The Federal Reserve's decision to keep interest rates the same appeared to calm the markets Tuesday, with the DOW and NASDAQ closing in the green. Late Tuesday evening, the U.S. Government also agreed to provide an $85 billion emergency loan to rescue financial giant AIG. The Federal Reserve says the company's failure could hurt the already delicate financial markets and economy.
Meanwhile, economists here on the South Plains say our area looks strong. Local experts say area agriculture, education, and healthcare are keeping our economy stable, and they predict it will stay that way.
"We have a solid economy," says Lubbock National Bank Senior Vice President James Arnold. Arnold tells NewsChannel 11 that Texas Tech University is a big contributor to the area's stable economy. It's Lubbock's largest employer, and Arnold says the Health Sciences Center is in expansion mode.
Add in Covenant Medical Center and other hospital growth, plus what Arnold calls a stable agricultural economy, and the region has a reputation for stability. "The big fundamentals for Lubbock, agriculture, healthcare, and education are very stable, very solid, and that plays itself out in the economy," said Arnold.
Lubbock's housing market is also stronger than other parts of the country. "We haven't really been affected that much," says Certified Financial Planner and Certified Professional Accountant Mark Bass with Pennington, Bass & Associates. Bass tells NewsChannel 11 prices have remained steady in Lubbock.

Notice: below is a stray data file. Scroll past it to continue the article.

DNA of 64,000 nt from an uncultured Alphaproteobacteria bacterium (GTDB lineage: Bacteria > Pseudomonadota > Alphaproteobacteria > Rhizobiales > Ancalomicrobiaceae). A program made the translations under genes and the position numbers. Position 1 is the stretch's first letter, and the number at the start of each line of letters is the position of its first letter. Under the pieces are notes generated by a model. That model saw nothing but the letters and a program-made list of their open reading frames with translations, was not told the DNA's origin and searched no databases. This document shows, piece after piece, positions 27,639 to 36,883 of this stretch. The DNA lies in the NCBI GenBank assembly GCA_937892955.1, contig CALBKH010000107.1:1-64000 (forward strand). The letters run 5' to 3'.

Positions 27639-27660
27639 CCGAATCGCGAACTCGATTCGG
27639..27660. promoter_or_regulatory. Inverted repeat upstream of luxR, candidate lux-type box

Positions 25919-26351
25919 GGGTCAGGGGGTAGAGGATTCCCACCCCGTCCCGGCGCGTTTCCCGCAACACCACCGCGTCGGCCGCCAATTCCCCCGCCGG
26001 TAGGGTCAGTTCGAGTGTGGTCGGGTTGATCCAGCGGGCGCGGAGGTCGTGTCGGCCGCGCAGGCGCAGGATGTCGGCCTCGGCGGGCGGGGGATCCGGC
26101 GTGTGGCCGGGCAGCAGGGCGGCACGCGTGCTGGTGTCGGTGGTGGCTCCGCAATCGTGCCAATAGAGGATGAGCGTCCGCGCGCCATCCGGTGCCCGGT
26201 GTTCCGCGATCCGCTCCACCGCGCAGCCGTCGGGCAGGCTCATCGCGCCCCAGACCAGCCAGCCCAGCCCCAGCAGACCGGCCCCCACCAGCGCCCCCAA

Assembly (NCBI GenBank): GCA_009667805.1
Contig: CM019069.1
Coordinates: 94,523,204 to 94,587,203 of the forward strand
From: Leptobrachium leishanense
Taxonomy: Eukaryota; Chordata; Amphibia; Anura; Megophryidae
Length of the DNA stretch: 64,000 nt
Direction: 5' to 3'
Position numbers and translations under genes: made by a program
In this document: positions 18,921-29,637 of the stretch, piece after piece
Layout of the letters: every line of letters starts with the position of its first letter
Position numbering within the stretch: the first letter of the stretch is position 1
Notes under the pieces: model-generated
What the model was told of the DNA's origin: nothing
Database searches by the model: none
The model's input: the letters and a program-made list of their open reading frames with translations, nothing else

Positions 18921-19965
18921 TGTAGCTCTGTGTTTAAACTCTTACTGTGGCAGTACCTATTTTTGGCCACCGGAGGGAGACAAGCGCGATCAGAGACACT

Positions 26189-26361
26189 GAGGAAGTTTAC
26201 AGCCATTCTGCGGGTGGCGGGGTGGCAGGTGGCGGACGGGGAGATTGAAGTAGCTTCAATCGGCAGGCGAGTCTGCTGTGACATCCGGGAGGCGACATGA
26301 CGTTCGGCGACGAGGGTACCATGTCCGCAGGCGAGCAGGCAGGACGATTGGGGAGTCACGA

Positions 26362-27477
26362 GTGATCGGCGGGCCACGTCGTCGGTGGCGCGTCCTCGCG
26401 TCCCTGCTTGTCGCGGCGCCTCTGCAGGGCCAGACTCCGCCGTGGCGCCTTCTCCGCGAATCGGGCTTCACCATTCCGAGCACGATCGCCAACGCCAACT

He says the drop across the country played a large role in the current financial crisis. "There was too much money; the houses dropped in price. So, now the mortgage balance is greater than what the house is really worth, and people couldn't pay their mortgages because so many of those mortgages were made adjustable rate mortgages," says Bass.
Bass predicts markets and the economy will recover, though it could take some time. He says the current downfall should lead to two things, one a change in lending practices. "The system became where you would loan money to me, but then you would sell that loan to somebody else, which would make you not as interested in whether I really pay you back or not."
He also hopes it can teach folks not to spend beyond their means. "We really do have a great opportunity as a nation to be more fiscally responsible," said Bass.
Arnold says Lubbock traditionally doesn't follow the upswings or downswings in the national economy and predicts the region will remain stable. "We may feel some of the downswing effects from what's happening on Wall Street, but I think in Lubbock, Texas, with our solid and sound community banking system, it will be minimized."
Bass says this could be a time for folks to re-assess their portfolios, to make sure your investments are diverse, but he does not suggest selling at the moment. He also says this could be a time for potential home buyers to lock in a low interest rate, with a fixed mortgage.
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